Before the introduction of the new industrial policy, the Indian economy was engulfed in a Hindu growth rate of 3.5%. The economic scenario of the country had become as follows: fiscal deficit was rising, inflation was rising rapidly and the balance of payments was unfavorable. So the overall condition of the economy had become very pathetic.

The first industrial policy was announced in April 1948 by the Industrial Minister S. P. Mukherjee. It has historical importance because from here the system of the mixed economy started in the country.

The main features of the industrial scenario of India before planning (1950) were as follows:

Important Industrial Acts and Legislation of India
Important Industrial Acts and Legislation of India
  1. There was the predominance of industries making consumer-oriented goods, due to which capital-intensive industries did not develop properly.
  2. In 1953, the ratio between the consumer goods industries and the architectural producing industries was 62:38.

III. The industrial sector was highly underdeveloped with a very weak infrastructure.

  1. The development of this area was possible due to the government’s non-intervention policy in the industrial sector.
  2. Export orientation was considered against the interests of the country.
  3. The structure of ownership was given utmost importance.

VII. Technical and managerial skills were lacking.

Salient Features of the First Industrial Policy (1948):

  1. Development of Mixed Economy
  2. Organizing government programs for the development of industries.

III. Promotion of small and cottage industries.

  1. Foreign investment was allowed, but effective control was with the Indians.

Salient Features of Industrial Policy (1956):

  1. Seventeen industries were reserved for the public sector.
  2. Twelve industries were reserved for the public and private sectors.

III. The policy emphasized increasing the contribution of the states to the development of new industries.

  1. Foreign capital was welcomed in the policy but effective control was in the hands of Indians.
  2. The policy emphasized the reduction of regional disparities.

Industrial Policy Reforms of the 1980s

Due to the changes in industrial policy of the 1980s, the need to remove domestic controls was beginning to be felt. Policies for key industries for price deregulation of textiles, sugar, cement, and aluminum, incentives for modernization of share capital with a dilution of the provisions of MRTP.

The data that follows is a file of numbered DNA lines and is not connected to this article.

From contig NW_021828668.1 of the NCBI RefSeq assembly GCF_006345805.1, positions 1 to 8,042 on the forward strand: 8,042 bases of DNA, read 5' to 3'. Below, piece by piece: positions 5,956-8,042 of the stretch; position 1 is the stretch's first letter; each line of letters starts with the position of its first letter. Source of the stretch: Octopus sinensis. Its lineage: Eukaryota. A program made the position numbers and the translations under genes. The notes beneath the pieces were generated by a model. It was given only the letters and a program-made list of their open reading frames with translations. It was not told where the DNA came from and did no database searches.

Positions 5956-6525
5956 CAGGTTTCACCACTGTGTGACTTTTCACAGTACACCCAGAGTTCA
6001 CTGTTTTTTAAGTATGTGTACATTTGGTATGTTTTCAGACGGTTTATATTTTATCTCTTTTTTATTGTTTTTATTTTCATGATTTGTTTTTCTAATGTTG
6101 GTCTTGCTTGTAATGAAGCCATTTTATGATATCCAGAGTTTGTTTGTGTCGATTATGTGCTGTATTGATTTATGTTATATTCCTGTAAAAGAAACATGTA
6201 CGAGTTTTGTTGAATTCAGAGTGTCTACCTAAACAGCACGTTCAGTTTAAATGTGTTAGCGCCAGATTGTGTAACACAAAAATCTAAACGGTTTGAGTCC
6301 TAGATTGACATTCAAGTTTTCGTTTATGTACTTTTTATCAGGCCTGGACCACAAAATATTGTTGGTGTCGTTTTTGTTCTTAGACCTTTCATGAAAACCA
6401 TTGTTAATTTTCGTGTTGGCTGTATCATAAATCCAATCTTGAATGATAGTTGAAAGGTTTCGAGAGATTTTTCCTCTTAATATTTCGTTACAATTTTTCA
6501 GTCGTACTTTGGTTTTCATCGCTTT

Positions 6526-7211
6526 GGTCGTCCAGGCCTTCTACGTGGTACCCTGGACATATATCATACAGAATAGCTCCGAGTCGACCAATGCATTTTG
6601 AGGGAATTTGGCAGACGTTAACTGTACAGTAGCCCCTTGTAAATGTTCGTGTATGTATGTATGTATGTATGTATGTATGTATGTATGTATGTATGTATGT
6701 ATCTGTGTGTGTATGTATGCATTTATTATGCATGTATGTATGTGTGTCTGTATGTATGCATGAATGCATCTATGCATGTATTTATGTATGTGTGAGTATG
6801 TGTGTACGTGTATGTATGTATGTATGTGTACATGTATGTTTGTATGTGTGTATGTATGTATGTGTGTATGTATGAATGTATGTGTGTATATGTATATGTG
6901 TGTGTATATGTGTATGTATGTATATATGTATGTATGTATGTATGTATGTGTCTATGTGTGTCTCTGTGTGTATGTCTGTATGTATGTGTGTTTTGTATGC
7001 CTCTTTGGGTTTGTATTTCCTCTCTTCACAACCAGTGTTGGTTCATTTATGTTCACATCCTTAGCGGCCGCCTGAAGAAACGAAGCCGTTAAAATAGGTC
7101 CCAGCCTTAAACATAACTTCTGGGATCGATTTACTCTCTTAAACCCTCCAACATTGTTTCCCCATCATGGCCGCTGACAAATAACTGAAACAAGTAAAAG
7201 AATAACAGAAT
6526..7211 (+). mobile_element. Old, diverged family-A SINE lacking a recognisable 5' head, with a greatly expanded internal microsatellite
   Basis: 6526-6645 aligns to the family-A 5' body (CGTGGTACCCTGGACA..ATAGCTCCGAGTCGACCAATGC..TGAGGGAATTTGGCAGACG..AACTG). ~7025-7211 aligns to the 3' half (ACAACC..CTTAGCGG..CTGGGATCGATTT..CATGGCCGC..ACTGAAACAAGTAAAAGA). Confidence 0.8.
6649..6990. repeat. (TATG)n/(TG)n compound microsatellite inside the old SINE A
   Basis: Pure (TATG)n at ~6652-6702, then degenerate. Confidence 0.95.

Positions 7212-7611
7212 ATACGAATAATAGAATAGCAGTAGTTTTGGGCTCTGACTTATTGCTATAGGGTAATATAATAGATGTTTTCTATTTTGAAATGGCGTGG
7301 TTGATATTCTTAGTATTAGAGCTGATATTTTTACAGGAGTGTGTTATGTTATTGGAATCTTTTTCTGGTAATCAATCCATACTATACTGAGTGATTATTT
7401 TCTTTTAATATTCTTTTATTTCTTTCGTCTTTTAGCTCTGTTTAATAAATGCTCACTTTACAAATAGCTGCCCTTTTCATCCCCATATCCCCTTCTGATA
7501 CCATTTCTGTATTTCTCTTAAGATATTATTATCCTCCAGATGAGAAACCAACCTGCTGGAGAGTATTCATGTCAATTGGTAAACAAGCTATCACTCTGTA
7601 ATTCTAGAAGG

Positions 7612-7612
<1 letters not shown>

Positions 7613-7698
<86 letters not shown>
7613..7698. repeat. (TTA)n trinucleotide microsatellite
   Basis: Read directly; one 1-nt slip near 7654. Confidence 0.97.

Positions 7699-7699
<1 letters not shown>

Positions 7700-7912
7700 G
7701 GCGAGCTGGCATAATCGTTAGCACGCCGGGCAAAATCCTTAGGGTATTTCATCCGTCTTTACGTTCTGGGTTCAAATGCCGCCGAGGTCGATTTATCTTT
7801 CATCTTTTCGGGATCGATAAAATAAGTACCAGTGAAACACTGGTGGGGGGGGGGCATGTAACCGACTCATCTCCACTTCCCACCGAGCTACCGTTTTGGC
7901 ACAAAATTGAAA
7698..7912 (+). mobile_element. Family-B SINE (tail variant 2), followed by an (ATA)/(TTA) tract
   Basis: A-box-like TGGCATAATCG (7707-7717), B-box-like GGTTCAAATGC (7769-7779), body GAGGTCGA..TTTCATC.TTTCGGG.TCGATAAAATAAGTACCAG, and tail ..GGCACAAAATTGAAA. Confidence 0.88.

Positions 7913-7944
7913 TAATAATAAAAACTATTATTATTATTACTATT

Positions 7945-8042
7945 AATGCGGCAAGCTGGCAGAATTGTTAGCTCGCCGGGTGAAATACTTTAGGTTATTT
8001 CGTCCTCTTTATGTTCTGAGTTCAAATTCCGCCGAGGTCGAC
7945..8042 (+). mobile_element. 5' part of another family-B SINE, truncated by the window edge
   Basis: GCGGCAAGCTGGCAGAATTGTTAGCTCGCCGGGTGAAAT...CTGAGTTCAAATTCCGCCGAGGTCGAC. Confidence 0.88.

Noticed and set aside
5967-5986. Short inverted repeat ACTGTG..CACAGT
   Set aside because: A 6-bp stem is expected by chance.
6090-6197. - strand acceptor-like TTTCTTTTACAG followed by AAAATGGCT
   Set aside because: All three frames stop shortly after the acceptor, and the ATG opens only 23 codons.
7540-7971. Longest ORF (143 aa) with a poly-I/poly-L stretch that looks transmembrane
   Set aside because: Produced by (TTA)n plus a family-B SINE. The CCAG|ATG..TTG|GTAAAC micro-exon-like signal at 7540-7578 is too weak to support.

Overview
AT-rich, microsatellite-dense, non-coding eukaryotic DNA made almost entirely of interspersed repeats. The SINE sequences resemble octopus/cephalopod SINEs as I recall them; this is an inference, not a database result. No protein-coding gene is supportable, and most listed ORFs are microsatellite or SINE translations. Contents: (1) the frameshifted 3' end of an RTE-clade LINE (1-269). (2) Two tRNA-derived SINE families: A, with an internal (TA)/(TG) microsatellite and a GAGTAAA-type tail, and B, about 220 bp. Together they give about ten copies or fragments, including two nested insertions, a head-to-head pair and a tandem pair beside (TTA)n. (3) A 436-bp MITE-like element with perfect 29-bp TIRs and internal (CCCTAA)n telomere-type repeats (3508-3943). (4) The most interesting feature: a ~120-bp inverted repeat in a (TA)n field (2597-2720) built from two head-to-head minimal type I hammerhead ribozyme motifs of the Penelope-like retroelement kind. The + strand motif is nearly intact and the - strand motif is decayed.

The abolition of the industrial licenses system provided huge opportunities for large industrial houses Change was going on. Some major steps towards the removal of domestic controls were also taken during this period.

In particular, since the introduction of industrial policy reforms, there were many constraints in the development of export sectors like textiles, leather products, sports products, etc., which were also the main cause of concern and India had a comparative advantage was also present in these areas.

Policy Changes in the 1990s-Important Industrial Acts and Legislation of India

Important Industrial Acts and Legislation of India
Important Industrial Acts and Legislation of India

A process of change in India and a process of debate on the need for policy changes was set in the mid-1970s, and around this time China was preparing for sweeping changes. It is worth noting that during this time China had given full force in the direction of turning towards the market.

And China’s GDP doubled between 1978 and 1991. In contrast, India was hesitant to lift domestic controls in the 1980s even as the public sector was at a loss due to its overly protectionist trade policy. Although reforms were taking place on the industrial policy front, there was a sharp decline in the financial accounts of the government.

Due to the policies of the Government of India, the expenditure of the government of that time on the rapidly increasing interest payments, defense and subsidies were increasing rapidly. The government’s gross fiscal deficit had increased from 6.2 percent of GDP in 1980-81 to 8.3 percent in 1990-91.

What should be the industrial policy of India?

It is clear that India cannot revert to the pre-1991 position, but can protect domestic firms.

The government can follow China’s industrial policies to a certain extent, which can create huge firms like Lenovo and Haier etc.